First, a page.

If this is not a creative use of Twitter, I don’t know what is. It also sounds like a Christmas tale. Well, OK, a little bit like one.
(Link: sevendays.nl, Photo of an unrelated Lufthansa Canadair regional jet 900 (or 700?) flying to Munich out of Schiphol airport)
Artist Marte Röling (often misspelled Martha) has a Lockheed F-104 starfighter in her garden in Uithuizen, Groningen that apparently has to be removed if she hasn’t removed it already. Although it has been sitting there since 1989, some boffins at the Ministry of Defense now think it could be slightly radioactive. Röling received the starfighter as a long-term loan art project. This reminds me of some Peter Tooms in Schoonloo, Drenthe who has a Russian MiG in his yard, although maybe it has been removed as well.
Back in 1976 Prince Bernhard (husband of Queen Juliana) cashed a US$1.1 million bribe from American aviation company Lockheed to ensure that the Lockheed F-104 would win out over France’s Mirage 5 made by Dassault for the purchase contract. Long story short, Bernhard refused to admit it, but after his death in 2004, it turned out to be ‘highly plausible’, but I don’t know if proven is the right word. Lockheed deposited large sums of cash into an account of some guy called Victor Baarn, a person that could never be traced. Co-blogger Branko tells me that Dutch comic strip artist Martin Lodewijk has been milking that story for ages, as in almost every Agent 327 comic book (a character loosely based on James Bond) the secret identity of Victor Baarn threatens to come out.
“How hot are you on your gay capitals?” is the the slogan of a KLM promotional website, klmgaygetaway.co.uk. Guess the gay destination and you could win a trip to a gay capital. I’m going to try it first and then write the rest of my posting.
(time lapse, 2 min)
I got all 10 capitals right, they all had pictures of the skyline and a choice of three answers, so it was too easy and terribly cliché. I’m outing them for you: Amsterdam, New York, Rome, Vancouver, San Francisco, Barcelona, Las Vegas, Los Angeles, Cape Town and Nice.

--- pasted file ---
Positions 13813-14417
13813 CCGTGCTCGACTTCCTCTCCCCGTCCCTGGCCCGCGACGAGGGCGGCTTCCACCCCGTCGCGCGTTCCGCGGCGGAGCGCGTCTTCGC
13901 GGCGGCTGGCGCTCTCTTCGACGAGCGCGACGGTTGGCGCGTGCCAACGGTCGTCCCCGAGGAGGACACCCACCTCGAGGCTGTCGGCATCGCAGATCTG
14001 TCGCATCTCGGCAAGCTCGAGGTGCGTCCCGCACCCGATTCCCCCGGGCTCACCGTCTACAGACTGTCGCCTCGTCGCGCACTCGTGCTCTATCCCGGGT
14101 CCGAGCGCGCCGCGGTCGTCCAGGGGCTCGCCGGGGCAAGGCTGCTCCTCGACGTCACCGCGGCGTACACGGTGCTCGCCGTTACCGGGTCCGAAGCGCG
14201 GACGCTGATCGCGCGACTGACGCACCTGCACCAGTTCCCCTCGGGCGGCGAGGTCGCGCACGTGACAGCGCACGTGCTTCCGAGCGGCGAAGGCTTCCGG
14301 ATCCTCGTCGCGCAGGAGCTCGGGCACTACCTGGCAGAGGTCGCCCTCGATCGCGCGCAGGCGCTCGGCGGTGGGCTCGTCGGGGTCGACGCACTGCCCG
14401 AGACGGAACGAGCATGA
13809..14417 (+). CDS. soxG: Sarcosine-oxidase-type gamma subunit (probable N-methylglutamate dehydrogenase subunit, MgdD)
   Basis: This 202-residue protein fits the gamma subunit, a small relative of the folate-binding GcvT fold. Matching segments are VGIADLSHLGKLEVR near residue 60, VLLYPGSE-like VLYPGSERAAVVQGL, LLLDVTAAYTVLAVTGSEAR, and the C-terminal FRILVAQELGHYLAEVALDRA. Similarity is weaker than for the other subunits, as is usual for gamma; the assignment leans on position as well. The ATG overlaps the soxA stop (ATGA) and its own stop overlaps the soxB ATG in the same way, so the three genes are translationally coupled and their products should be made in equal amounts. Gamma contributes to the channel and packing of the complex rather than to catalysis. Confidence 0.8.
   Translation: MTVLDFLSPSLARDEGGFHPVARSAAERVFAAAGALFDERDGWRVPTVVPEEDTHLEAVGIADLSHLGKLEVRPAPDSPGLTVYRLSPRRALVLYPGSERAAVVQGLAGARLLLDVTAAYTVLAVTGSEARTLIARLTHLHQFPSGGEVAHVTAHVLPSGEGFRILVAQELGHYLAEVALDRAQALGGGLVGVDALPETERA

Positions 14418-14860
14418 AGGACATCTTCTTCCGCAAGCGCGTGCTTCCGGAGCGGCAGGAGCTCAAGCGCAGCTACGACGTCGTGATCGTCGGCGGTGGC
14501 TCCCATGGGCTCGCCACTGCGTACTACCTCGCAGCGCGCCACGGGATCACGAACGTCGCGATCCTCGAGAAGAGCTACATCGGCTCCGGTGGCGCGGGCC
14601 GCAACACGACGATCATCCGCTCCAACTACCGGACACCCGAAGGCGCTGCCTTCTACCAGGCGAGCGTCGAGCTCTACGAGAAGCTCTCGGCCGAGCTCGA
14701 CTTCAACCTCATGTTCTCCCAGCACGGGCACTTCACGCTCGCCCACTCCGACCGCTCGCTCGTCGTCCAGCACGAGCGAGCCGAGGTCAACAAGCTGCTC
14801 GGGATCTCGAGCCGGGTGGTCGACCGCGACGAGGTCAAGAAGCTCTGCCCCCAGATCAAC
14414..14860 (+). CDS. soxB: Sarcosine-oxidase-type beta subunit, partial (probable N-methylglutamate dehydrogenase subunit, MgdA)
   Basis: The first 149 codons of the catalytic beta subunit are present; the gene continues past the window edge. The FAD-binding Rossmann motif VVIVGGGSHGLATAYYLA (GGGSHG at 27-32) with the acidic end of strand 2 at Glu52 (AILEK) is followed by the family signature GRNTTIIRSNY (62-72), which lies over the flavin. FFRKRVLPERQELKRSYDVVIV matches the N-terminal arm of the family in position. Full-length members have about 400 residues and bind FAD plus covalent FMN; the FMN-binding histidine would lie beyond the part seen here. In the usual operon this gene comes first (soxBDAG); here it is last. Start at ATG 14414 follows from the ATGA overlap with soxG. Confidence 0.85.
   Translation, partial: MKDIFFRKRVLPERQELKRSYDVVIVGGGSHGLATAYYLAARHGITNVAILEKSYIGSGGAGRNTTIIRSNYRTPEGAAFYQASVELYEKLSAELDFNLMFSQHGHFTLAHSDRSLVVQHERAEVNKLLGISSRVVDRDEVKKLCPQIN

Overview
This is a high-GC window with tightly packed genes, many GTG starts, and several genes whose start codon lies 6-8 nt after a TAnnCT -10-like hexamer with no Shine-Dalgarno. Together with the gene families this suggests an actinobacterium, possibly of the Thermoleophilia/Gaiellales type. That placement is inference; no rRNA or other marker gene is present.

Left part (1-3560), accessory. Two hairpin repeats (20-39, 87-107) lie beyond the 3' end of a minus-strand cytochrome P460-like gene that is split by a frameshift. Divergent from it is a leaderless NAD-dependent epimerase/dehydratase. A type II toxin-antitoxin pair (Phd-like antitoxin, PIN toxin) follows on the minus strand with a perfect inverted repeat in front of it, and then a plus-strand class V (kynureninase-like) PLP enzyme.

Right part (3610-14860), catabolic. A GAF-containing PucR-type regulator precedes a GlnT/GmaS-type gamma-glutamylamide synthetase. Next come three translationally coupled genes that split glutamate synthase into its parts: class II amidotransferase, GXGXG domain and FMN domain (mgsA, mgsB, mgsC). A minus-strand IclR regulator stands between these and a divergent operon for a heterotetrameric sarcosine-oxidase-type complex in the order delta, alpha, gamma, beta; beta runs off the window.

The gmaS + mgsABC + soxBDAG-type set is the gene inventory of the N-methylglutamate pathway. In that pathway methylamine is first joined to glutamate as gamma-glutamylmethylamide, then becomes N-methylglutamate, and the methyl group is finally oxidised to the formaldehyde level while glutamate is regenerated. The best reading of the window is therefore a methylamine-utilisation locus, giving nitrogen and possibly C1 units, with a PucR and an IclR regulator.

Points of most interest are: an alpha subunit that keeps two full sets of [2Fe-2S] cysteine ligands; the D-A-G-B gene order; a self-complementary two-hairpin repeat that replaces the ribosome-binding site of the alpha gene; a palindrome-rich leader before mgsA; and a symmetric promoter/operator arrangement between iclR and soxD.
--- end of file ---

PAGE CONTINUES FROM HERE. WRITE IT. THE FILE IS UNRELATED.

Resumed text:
On Wednesday 16 June, the Dutch defense department will be showing off the very first helicopter that flies on biofuel. A Boeing Apache AH-64D helicopter of the Royal Netherlands Air Force will fly on biofuel above the military Gilze-Rijen Air Base, located in Noord-Brabant, between the cities of Tilburg and Breda.
During the demonstration flight, one of the Apache’s engines will run on a mixture of fossile fuel and biokerosene, of which 90% of this kerosene comes from discarded cooking oil and 10% algenol, biofuel made from algae that is still very new.
This is a picture of an Apache, most probably somewhere in the United States.
A man from Nieuwegein near Utrecht had to be taken to the hospital last Monday after being hit in the head by a bicycle thrown from an apartment building, Telegraaf reports.
A fight on the seventh floor which the 18-year-old victim had nothing to do with resulted in a bicycle being thrown off the balcony. The victim was about to enter a car for a driving lesson when the bike partially hit him and the car.
The way the Dutch viewed their national airport Schiphol has changed over the years. From the starting point of an adventure, it became the nuisance in the backyard. The Bijlmer disaster of 1992, when victims living (and dying) in Amsterdam’s biggest ghetto were pushed into a secondary role to El Al’s secret cargo, really helped define this latter view.
However, Schiphol’s own ambitions are radically different. Instead of becoming a smaller, gentler airport, it wants to become the major air traffic hub of this part of Europe. People therefore started to look at alternative locations for the airport, not as close to the most densely populated area of this densely populated country. An idea that keeps floating to the top is that of an airport in either the IJsselmeer or the North Sea, even though the Ministry of Transport and Water Management concluded in 2003 that a second national airport was superfluous, for now. Such a water-bound airport could be an artificial island, or a mega-floater.